LAMBORGHINI AVENTADOR S
Italian thoroughbred’s unusual set-up has its pros and cons
IN SOME WAYS, THE AVENTADOR IS ideally configured for the addition of drive to the front axle. Since the Countach, Lamborghini has used the unusual layout of having the V12 mid-mounted, but rather than having the gearbox beyond it at the very rear of the car, it is in front, poking into the transmission tunnel.
This has its pros: masses are more centrally located, and the manual gearshift – when there was one – went directly into the gearbox rather than by remote linkage. There are cons too: mechanical complexity, additional hardware and weight. There is an extra pro, though: you can very easily take a propshaft off the end of the gearbox to take drive to the front wheels.
In the earliest all-wheel-drive Lamborghini (not counting the LM001), the Diablo VT, torque was delivered to the front differential via a viscous coupling, a device that began working only when slip was detected. The Aventador has permanent, constantly variable four-wheel drive, the front: rear torque split based on what’s happening at the wheels and which drive mode is selected. The fitment of rear-steering to the S, helping to rotate the car into turns, has helped increase the torque capacity of the rear axle, so the split can be more rear-biased than before.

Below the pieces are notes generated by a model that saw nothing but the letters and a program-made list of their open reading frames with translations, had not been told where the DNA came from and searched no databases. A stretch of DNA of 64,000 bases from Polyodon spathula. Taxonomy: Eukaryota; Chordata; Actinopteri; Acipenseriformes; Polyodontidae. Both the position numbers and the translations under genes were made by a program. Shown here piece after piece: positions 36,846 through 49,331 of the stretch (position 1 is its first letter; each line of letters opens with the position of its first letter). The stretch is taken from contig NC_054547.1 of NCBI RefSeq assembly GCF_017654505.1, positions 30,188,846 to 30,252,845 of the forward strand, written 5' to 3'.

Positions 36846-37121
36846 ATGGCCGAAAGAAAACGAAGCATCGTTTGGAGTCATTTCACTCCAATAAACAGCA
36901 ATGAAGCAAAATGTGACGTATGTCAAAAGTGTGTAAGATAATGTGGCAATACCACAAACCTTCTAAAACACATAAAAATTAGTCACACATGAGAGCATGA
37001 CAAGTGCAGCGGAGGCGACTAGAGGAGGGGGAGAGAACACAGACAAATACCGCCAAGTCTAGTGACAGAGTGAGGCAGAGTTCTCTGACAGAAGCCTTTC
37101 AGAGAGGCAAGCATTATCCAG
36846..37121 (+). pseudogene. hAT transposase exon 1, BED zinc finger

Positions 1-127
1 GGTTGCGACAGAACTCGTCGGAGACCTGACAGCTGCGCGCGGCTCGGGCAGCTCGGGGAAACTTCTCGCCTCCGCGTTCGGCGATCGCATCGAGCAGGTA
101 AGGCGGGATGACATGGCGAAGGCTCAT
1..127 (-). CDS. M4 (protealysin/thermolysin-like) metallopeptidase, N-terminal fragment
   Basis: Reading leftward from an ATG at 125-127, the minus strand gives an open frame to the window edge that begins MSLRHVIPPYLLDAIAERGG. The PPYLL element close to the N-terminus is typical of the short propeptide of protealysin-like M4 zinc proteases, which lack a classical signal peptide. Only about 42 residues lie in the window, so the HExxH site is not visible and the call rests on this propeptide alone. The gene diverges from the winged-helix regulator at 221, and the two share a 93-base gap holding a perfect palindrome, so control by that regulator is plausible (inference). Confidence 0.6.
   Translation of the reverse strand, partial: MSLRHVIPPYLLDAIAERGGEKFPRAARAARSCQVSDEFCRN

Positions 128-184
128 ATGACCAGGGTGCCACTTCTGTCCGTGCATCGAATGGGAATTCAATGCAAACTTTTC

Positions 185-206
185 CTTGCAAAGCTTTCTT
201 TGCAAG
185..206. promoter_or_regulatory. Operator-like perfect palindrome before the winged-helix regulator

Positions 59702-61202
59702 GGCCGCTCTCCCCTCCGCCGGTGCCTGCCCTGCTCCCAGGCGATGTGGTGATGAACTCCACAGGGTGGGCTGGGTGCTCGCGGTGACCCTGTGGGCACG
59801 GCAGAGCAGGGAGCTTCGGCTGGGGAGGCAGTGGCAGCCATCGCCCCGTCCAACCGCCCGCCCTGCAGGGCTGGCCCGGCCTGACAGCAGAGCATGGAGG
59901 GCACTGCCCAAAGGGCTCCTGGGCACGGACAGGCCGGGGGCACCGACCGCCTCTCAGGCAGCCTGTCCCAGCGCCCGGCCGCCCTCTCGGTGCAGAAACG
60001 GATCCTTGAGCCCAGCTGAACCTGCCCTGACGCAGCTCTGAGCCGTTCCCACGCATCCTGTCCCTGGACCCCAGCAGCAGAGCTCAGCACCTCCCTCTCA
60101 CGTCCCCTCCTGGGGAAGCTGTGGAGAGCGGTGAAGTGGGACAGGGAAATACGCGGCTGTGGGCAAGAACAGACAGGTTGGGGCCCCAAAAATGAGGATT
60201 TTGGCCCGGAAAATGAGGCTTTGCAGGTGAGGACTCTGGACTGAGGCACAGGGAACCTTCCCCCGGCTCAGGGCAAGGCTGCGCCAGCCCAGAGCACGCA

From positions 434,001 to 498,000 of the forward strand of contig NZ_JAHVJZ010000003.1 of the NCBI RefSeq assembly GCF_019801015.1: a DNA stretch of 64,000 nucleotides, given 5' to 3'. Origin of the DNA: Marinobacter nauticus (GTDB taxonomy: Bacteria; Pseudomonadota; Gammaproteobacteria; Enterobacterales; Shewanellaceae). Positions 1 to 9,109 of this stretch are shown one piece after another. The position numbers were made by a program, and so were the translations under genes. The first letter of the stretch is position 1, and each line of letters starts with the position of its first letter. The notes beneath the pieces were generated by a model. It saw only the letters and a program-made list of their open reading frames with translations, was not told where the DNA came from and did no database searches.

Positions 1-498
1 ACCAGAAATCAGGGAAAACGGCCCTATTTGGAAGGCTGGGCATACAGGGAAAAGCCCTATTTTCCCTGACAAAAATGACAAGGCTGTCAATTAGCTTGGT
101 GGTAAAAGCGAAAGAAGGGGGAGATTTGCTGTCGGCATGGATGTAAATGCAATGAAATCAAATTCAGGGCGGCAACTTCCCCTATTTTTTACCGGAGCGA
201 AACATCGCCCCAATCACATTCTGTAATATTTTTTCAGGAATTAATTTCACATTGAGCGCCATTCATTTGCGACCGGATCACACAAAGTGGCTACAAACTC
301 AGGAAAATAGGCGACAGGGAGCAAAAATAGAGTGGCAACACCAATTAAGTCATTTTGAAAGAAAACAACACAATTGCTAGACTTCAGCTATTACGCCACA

The chosen drive mode alters the default torque split to suit the sort of driving and roads that the selected mode is likely to be used for. In Strada (street), the suspension is compliant and the all-wheel drive at its most front-biased – 40:60, front:rear. Sport mode, intended for enthusiastic road driving, gives the greatest agility, using a firmer damper set-up, rear-steer and a maximum of 90 per cent of torque to the rear to deliver agility and even a little oversteer before stability control intervention.
Perhaps unexpectedly, more drive goes to the front wheels in Corsa (track) mode than in Sport, the assumption being that on a circuit the driver will want the fastest lap times and thus maximum traction. The dampers are wound up, the stability control is backed off more, and the V12’s torque output is split 20:80 front:rear.
Engine V12, 6498cc Power 730bhp @ 8400rpm Torque 509lb ft @ 5500rpm 0-62mph 2.9sec (claimed) Top speed 217mph (claimed) Weight (dry) 1575kg (471bhp/ ton) Basic price £271,146 evo rating